Tuesday 25

July, 2017 8:37 AM

The Quotes are Powered By, the Forex, Futures, and Stock Markets Portal.

Australian malls turn to village life as retailers feel pinch

Australian malls turn to village life as retailers feel pinch

As Australia's local merchants struggle with an influx of global names, leading malls are considering returning to their village centre roots...

Share |

17.07.2017 04:26 PM

As Australia's local merchants struggle with an influx of global names, leading malls are considering returning to their village centre roots to woo new tenants by moving away from shops and offering medical facilities, more restaurants and even amusement parks.

Several top retailers have recently succumbed to pressure from foreign giants such as Japan's Uniqlo and Sephora of France and with Amazon plotting its debut in the country, the future looks tough.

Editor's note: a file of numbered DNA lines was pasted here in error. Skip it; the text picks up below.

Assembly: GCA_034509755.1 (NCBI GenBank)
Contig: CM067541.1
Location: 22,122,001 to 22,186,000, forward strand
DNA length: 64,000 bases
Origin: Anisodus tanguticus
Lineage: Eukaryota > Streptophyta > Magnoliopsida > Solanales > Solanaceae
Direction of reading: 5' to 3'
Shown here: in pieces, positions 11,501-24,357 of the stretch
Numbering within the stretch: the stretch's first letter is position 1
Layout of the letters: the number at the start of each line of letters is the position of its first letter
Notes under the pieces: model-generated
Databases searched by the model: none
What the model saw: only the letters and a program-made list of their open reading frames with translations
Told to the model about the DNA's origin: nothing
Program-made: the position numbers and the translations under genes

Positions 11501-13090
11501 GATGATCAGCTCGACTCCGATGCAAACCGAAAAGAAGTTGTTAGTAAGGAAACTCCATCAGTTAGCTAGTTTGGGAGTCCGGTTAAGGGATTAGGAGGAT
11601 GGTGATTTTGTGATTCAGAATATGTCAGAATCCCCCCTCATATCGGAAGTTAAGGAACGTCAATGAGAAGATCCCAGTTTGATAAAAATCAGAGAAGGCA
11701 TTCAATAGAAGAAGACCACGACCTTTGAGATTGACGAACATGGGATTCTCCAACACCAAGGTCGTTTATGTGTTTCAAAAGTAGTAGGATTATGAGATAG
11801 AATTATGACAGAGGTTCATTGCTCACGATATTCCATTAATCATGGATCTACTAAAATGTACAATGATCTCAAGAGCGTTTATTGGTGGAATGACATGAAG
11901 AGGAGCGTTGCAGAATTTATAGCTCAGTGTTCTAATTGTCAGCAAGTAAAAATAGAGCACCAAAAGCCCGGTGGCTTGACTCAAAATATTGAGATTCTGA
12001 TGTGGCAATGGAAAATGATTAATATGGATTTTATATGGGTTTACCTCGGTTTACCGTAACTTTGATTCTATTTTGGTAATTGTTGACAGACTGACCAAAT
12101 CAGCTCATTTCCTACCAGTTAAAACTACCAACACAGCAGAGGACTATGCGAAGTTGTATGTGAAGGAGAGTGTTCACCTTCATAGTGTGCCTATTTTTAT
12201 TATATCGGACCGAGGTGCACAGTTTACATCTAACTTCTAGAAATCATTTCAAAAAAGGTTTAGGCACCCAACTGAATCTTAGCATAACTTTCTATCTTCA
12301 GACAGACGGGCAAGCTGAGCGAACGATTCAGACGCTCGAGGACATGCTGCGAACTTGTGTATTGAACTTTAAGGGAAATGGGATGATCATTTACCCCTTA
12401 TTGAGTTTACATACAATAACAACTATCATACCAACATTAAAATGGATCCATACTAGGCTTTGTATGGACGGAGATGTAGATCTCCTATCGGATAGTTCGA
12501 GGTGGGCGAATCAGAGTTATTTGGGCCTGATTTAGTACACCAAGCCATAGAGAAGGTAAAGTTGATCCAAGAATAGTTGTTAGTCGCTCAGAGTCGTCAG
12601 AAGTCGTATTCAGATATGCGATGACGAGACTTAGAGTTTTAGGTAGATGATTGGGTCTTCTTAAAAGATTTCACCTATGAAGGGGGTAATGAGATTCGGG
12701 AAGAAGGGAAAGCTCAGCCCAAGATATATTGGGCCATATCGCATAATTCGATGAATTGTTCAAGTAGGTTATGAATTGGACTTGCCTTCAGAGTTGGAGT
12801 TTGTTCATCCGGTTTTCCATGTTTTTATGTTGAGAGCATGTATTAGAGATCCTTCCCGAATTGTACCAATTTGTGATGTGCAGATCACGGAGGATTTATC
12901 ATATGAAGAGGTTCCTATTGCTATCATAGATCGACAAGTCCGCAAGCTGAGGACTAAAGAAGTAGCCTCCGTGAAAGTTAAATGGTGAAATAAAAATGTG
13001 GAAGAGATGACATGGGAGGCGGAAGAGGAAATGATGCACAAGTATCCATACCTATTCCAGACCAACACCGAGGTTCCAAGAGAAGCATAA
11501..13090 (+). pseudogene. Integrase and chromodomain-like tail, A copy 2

The response from developers has been to redefine the mall away from a "shopping" focus to become a more community-driven service and entertainment space.

While cafes and restaurants have long helped attract shoppers to malls, they are now filling shopping centres, providing some buzz even as an eerie quiet fills some nearby clothing stores.

With the big global names pouring huge sums of cash into the country, once popular clothing chains such as David Lawrence, Pumpkin Patch, Herringbone, and Rhodes & Beckett have bitten the dust, while others scramble to reduce costs.

This has included cutting back on bricks and mortar stores, and steering centre owners towards food, entertainment, healthcare and childcare providers.

Major landlords such as Vicinity and Westfield spin-off Scentre, which this year have seen their share prices slip to one or two-year lows, are already redeveloping their arcades.

Vicinity's Chadstone Shopping Centre in Melbourne, Australia's largest mall, is now the site of the southern hemisphere's first massive amusement park Legoland.

The company is also tapping into newer technologies such as facial recognition to identify consumers through their age and gender and analyse their shopping habits.